Type: Trad, 100 ft
FA: John Allen & Kenji Haroutunian, September 1988
Page Views: 548 total · 3/month
Shared By: Roger Linfield on Jan 23, 2006
Admins: C Miller, M. Morley, Adam Stackhouse, Salamanizer suchoski, Justin Johnsen, Vicki Schwantes

You & This Route

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This is a sustained, high quality one-pitch face route at the right edge of the Weeping Wall. There are long runouts getting up to the first bolt, and going from the second bolt up to the top. This route will force you to think about your footwork!


two bolts, plus gear for the belay at the base, and perhaps for a placement or two before the face climbing starts


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Brandon R
Sacramento, CA
Brandon R   Sacramento, CA
The crux on this one is probably 20 feet out from the last bolt. Sep 25, 2006
Darshan Ahluwalia
Petaluma, CA
Darshan Ahluwalia   Petaluma, CA
Yup! Got to about 3 feet from topping out on this one, but downclimbed the whole thing because I didn't want to risk the 40 foot fall onto the ledge. Mar 21, 2007
Brandon R
Sacramento, CA
Brandon R   Sacramento, CA
This route is badly bolted. Why put the bolt after the crux when there are stances to bolt before the crux? Purposely runout routes make crappy routes IMO... might as well solo it. May 19, 2008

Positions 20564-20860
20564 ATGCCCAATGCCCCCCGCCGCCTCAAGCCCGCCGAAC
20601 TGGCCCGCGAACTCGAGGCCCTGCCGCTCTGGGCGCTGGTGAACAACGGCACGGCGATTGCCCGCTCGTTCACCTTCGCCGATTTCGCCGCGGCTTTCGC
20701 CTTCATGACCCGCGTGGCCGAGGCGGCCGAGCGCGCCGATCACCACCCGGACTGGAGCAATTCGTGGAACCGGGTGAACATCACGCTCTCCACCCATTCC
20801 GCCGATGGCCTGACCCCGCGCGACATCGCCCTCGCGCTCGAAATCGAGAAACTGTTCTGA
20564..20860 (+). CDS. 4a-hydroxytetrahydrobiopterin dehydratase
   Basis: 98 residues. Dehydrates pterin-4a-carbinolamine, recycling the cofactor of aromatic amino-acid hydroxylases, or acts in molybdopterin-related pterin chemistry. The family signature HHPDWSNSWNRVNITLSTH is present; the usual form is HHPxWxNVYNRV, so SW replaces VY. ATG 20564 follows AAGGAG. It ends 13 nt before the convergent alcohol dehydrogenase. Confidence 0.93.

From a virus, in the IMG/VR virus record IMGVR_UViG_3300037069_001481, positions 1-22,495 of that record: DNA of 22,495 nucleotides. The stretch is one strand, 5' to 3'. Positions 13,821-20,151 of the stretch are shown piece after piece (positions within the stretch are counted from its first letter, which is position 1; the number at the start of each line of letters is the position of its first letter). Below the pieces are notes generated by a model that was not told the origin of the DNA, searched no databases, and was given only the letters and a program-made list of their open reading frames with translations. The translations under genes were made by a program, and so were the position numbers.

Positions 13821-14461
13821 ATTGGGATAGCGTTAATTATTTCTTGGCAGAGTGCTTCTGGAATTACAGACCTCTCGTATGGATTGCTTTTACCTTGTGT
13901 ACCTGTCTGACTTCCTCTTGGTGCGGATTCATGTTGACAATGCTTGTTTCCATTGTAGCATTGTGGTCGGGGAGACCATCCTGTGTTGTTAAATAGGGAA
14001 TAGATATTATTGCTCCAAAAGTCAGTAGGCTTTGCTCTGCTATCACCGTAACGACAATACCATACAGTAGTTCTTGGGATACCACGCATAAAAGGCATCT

Keny Glasscock
Salt Lake City
Keny Glasscock   Salt Lake City
Kudos to Kenji and Johnny. The days of balls are sadly over. Awesome route way back then. Oct 20, 2012
I agree with Keny on this one. Every area has routes that are defined by the courage it will take to lead them. This route, at .10b, in THE route of this flavor on the Weeping Wall. But it is not out of character for the immediate area, because not more than 50 feet to the right is another character-defining climb: Rebolting Development (.11a) and a fall from the crux on that route has ended in broken bones...more than once.

Suicide Rock has never been a "sport climbing" crag, especially on the routes where bolts provide the only means of protection, and anyone with the skills and the courage required to lead Change in the Weather will find the send most gratifying...Better be a solid 5.11 slab climber...just sayin'...

Kenji went on to become the Executive Director of the entire Outdoor Retailer Show in Salt Lake City. One of his early climbing experiences was working out in the outdoor climbing specific gym I built in a parking structure at my dorm while going to UCLA...that was back in 1983. John, Kenji and I all worked as climbing guides for A-16 back in the late 80's and early 90's, and we took a lot of clients to Suicide BITD. Apr 10, 2015